My 6th novel, a narrative of friendship, obsessive love, intellectual strivings and untimely death, was published by 4th Estate in 2009.
It tells the story of four friends who meet at Melbourne University in the late 1970s. They go on to Oxford for post-graduate studies, after which they go separate ways forging their careers. Twenty years later the friends are reunited in Melbourne, brought together as inaugural fellows of NOGA – the Network of Global Australians.
Ava, long married to Harry, is a successful novelist who carries a lifetime of secrets. At the time of her return to Melbourne she is struggling with her 7th novel. Conrad – Connie – now a celebrity philosopher living in the US, is questioning the seriousness of his work. A serial philanderer, he has also started to question his lifestyle. Helen is a molecular biologist, whose research combatting diarrhoea in some of the world’s poorest locations can also be applied to bioterrorism. And lastly there is Jack, the brightest of them all, whose work in comparative religion has stalled owing to his long and futile obsession with Ava.
They arrive back in Melbourne each with their own problems and concerns. The friendships which they have long taken for granted are put under serious strain. When Ava finds herself caught in the worst of dilemmas it is not her old friends that come to her aid, but rather a secret lover from the past.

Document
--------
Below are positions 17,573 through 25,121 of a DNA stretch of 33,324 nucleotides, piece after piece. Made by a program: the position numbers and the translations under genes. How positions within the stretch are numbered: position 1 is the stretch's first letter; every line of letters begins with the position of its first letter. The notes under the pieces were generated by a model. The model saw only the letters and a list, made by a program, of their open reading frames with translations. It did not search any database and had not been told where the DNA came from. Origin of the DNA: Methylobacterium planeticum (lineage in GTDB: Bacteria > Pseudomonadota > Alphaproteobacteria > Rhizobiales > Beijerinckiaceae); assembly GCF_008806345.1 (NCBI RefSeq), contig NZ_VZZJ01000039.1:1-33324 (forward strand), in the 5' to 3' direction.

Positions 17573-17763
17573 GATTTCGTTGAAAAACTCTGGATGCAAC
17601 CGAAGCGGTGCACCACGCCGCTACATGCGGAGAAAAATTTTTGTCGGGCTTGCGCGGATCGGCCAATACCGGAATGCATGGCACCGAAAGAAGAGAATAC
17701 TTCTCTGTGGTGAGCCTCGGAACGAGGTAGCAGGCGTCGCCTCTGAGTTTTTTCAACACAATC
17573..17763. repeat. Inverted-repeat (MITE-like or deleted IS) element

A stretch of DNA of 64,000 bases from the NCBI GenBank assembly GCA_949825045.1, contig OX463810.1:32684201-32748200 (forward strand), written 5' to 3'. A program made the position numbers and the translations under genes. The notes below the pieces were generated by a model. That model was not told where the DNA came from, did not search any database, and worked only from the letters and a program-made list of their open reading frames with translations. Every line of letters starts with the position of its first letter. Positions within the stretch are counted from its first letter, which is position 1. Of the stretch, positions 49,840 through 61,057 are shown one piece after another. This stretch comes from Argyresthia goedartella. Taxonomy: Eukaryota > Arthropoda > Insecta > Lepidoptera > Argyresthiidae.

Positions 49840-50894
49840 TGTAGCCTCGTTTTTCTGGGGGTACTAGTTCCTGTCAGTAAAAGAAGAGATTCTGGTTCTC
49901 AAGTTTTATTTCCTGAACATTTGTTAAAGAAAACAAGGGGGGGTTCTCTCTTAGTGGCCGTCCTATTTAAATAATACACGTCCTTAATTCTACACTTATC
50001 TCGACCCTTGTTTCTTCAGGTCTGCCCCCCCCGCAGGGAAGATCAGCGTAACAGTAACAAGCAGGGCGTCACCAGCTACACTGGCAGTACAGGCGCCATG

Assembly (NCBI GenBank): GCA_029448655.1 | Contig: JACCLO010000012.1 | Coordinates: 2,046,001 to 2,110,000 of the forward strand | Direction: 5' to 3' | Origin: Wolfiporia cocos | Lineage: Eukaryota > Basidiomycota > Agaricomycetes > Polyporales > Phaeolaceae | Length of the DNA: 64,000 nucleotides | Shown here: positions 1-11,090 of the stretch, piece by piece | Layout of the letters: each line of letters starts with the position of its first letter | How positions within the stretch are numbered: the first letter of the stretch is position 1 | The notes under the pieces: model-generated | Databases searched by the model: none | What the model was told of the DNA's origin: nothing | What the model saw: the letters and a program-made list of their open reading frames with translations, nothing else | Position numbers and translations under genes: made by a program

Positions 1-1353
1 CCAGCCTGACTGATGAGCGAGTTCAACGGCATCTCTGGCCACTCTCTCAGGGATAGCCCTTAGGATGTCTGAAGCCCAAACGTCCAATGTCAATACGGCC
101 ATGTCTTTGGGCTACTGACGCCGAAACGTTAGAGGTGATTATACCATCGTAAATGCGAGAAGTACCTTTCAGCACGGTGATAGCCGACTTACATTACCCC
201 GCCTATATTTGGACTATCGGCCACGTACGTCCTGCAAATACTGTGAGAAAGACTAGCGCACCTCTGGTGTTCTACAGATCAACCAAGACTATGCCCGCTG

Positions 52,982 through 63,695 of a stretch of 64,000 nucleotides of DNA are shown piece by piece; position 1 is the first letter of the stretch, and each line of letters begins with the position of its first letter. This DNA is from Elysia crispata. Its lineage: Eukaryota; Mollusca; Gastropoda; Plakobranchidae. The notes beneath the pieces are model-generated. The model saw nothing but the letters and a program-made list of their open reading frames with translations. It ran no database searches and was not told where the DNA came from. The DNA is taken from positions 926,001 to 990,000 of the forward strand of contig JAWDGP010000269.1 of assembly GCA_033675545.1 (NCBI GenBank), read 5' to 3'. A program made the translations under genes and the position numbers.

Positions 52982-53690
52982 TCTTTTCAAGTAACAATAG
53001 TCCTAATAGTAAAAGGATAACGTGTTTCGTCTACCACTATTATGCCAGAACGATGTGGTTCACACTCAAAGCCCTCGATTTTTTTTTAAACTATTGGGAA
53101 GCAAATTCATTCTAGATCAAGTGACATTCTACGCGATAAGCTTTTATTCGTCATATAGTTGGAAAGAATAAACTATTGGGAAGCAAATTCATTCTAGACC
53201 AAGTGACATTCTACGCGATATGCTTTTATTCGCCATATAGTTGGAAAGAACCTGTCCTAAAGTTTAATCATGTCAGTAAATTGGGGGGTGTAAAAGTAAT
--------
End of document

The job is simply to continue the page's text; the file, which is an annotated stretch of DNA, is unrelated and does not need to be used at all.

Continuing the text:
Writers have favourites among their works (although their next is always their best). My favourites are FACING THE MUSIC, THE PROSPEROUS THIEF and, yes, REUNION. REUNION is fair but unsentimental towards the characters – Ava, Jack, Connie and Helen – portraying them with all their attractions and all their flaws. And despite serious short-comings, it reveals friendship as sturdier and more forgiving than marriage. I’m rather drawn to that idea. And it plunges into fraught moral territory. There’s a mutually beneficial sexual relationship between a teenager and a much older man, and one of the characters struggles against current laws and restrictions when they believe their life is no longer worth living.
The novel was well-received and there’s plenty to be found online.
Slow TV recorded an on-stage interview conducted by Drusilla Modjeska at the 2009 Sydney Writers’ Festival.